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  • #16
    Originally posted by kingsman
    Lord knows I worry about some of the people I have seen hired to work for various security positions I have worked.

    The company I currently work for has a much higher standard than most I have seen. Most of the officers are former or current police, others are ex-military.
    All have gone thru company ordered training and a federal background check, physical, and eye exam. We also have to qualify with pistols twice a year.

    We work federal contracts and that may be why we have such high standards.
    my company hiring standards are:

    1. Application
    2. Written Test (basically to see what your knowledge of the job is)
    3. Oral Board type interview, with a police officer present asking questions
    4. Background investigation (consists of personal references, business references, neighborhood survey, driving record)
    5. DOT Physical.. which consists of drug test, eye exam, and basic physical. Don't want someone in a patrol car that could endanger themselves and others.
    6. Interview with me

    Company policy states that every armed officer has to qualify on the range 3 times a year, and once a year on simulator (shoot - dont shoot)
    "Nothing in all the world is more dangerous than sincere ignorance and conscientious stupidity." - Dr. Martin Luther King, Jr.

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    • #17
      Originally posted by tlangsr
      I have seen Guards who are on medications that prohibit them from doing their jobs correctly, just got rid of one of them. I have also seen a guy in this industry who was convicted felon, our site supervisor was his arresting officer.
      YEARS ago, I worked for a contract guard company in downtown Seattle, when they were first building the bus tunnel underneath the city. The assignment involved walking 3-9 miles per shift, and climbing several hundre steps. I was supervising at the time, and threw a guy off for sleeping an entire shift in a transit supervisor's parked truck. I called the office and asked for a replacement, and made sure they knew I needed a "fit" person due to the job.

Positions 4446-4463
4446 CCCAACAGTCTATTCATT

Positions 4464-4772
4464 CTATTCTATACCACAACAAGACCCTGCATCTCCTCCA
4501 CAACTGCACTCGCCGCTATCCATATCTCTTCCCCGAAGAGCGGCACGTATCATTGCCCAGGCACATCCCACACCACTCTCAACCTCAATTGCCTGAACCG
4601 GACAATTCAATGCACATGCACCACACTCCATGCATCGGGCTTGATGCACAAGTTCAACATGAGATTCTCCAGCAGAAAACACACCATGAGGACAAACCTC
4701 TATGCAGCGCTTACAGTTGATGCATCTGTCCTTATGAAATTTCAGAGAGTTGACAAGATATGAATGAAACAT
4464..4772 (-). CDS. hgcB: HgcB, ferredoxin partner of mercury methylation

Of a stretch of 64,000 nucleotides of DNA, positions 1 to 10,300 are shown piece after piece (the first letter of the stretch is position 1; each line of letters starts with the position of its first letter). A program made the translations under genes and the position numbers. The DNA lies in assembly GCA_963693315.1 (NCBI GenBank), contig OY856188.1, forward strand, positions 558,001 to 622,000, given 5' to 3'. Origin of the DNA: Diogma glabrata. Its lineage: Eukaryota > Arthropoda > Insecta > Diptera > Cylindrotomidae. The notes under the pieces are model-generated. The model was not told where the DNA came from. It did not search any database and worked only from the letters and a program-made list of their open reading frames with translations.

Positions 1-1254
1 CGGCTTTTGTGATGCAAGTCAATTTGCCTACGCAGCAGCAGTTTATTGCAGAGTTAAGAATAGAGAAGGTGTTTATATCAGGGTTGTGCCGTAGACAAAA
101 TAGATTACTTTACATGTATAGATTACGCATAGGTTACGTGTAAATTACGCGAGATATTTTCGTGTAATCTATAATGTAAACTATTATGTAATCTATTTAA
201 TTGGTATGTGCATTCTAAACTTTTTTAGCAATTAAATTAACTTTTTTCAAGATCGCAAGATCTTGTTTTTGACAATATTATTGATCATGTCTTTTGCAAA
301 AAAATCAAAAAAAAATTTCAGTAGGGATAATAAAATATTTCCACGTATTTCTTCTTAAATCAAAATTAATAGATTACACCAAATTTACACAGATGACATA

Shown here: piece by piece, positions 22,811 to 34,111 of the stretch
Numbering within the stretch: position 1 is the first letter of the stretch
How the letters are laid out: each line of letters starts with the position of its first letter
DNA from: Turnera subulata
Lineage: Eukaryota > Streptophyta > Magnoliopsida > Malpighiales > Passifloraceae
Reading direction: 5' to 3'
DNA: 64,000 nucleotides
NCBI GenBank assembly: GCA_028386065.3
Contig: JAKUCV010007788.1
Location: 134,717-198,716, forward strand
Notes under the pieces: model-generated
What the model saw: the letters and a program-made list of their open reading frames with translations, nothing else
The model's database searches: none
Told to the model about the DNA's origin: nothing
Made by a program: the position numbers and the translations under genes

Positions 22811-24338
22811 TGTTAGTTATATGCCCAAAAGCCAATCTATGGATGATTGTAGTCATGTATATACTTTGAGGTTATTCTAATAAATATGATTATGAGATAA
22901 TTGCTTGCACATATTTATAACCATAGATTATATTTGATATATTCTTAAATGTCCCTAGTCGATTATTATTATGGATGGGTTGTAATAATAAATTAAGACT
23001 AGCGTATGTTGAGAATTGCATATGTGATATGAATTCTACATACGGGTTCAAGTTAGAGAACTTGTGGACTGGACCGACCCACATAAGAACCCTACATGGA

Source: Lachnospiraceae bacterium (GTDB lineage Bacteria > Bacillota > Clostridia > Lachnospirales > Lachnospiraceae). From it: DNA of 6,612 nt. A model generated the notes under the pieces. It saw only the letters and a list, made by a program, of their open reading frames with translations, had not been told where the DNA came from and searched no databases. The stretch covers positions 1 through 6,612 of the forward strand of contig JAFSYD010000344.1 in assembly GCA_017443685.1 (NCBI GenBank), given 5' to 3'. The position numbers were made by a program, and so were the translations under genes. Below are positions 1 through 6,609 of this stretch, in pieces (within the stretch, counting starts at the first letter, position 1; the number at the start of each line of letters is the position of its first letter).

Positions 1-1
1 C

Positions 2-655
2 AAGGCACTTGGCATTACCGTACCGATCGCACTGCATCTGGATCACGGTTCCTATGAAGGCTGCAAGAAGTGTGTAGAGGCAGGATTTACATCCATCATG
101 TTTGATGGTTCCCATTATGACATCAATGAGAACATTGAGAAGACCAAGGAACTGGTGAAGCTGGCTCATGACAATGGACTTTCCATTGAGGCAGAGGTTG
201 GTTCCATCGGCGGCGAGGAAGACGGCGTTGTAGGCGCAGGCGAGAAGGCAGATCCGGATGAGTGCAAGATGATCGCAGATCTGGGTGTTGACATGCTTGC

They sent me a guy with one leg, and crutches.

      Seriously.

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      • #18
        Originally posted by wilrobnson
        They sent me a guy with one leg, and crutches.
        Hooboy! And the thing is, you know that there are certain jobs (even in law enforcement) where people with such handicaps and who have an interest in our field can work - dispatch, monitoring CCTV/alarm consoles, human resources, accounting/billing, data entry, etc. Putting someone into a position that is inappropriate for their physical abilities is bad management and bad business, a great source of lawsuits, and only reinforces the impression that we're a jake-leg, half-baked industry.
        "Every betrayal begins with trust." - Brian Jacques

        "I can't predict the future, but I know that it'll be very weird." - Anonymous

        "There is nothing new under the sun." - Ecclesiastes 1:9

        "History, with all its volumes vast, hath but one page." - Lord Byron

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        • #19
          I note that there have been a number of critical comments on the standard of Security Guards hired by Security Companies and quite rightly so.

          The old adage of 'You get what you pay for' comes to mind in this regard and it is my opinion that to rely on Security Companies to self regulate within a highly competitive industry is futile.

          The regulation, training and licensing standards of those employed within the security industry should be strictly controlled by a government authority and no person should be employed as a Security Guard unless they have met the licensing standards set by that licensing authority.

          I realise that many States and Provencies have such a licensing authority but not all and in many cases it is only a token gesture.

          Private Security is increasingly being used in the provision of protective services to vital government departments and facilities that previously employed sworn police officers or military police and it is very important that if these officers are to replaced by private security personnel then the standards should not be reduced based on the lowest tenderer being awarded the contract and then employing itinerant workers as Security Guards.

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          • #20
            Originally posted by IrishCop